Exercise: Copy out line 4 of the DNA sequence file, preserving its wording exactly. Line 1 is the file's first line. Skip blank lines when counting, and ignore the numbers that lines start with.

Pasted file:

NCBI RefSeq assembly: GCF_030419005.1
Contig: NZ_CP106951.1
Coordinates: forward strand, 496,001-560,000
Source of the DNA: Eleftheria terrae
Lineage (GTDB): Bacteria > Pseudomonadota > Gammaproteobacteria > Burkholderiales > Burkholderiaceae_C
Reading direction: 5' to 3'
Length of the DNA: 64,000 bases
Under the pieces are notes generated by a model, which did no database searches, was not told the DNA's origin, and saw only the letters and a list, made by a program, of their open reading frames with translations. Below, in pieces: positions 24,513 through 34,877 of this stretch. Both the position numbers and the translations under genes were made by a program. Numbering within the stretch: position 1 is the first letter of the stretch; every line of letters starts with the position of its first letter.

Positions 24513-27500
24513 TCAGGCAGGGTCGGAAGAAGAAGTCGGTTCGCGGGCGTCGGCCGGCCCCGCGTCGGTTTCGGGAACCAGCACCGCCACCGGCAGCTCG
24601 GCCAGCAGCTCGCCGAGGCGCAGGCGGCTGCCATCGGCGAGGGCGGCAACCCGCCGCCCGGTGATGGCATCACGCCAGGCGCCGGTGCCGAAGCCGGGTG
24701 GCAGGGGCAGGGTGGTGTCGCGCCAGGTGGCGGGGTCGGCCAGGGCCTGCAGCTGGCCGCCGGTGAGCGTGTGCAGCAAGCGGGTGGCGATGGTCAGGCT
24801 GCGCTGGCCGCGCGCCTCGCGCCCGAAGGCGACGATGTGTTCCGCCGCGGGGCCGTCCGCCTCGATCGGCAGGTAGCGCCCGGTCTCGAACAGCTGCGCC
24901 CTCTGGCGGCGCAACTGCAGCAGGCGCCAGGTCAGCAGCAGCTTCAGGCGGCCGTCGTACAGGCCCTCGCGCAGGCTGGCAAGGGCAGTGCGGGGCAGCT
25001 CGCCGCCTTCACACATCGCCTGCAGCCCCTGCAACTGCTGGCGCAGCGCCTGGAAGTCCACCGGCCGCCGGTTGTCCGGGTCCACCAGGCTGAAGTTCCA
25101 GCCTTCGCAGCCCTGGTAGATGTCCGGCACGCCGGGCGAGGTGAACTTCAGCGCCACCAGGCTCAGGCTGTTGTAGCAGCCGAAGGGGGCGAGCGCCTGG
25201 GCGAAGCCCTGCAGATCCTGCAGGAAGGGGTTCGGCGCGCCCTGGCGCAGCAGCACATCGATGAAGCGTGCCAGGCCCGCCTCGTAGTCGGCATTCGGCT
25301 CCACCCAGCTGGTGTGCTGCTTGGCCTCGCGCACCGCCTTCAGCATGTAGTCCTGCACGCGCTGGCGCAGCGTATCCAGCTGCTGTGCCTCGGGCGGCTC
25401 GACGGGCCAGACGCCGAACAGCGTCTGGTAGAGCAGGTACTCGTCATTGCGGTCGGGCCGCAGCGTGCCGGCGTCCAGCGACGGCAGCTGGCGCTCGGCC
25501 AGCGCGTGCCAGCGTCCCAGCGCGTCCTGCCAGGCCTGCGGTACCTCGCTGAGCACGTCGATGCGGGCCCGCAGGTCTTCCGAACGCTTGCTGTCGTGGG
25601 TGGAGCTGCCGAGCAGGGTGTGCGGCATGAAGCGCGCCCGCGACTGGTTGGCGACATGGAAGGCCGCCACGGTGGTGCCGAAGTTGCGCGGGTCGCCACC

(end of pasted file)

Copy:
Source of the DNA: Eleftheria terrae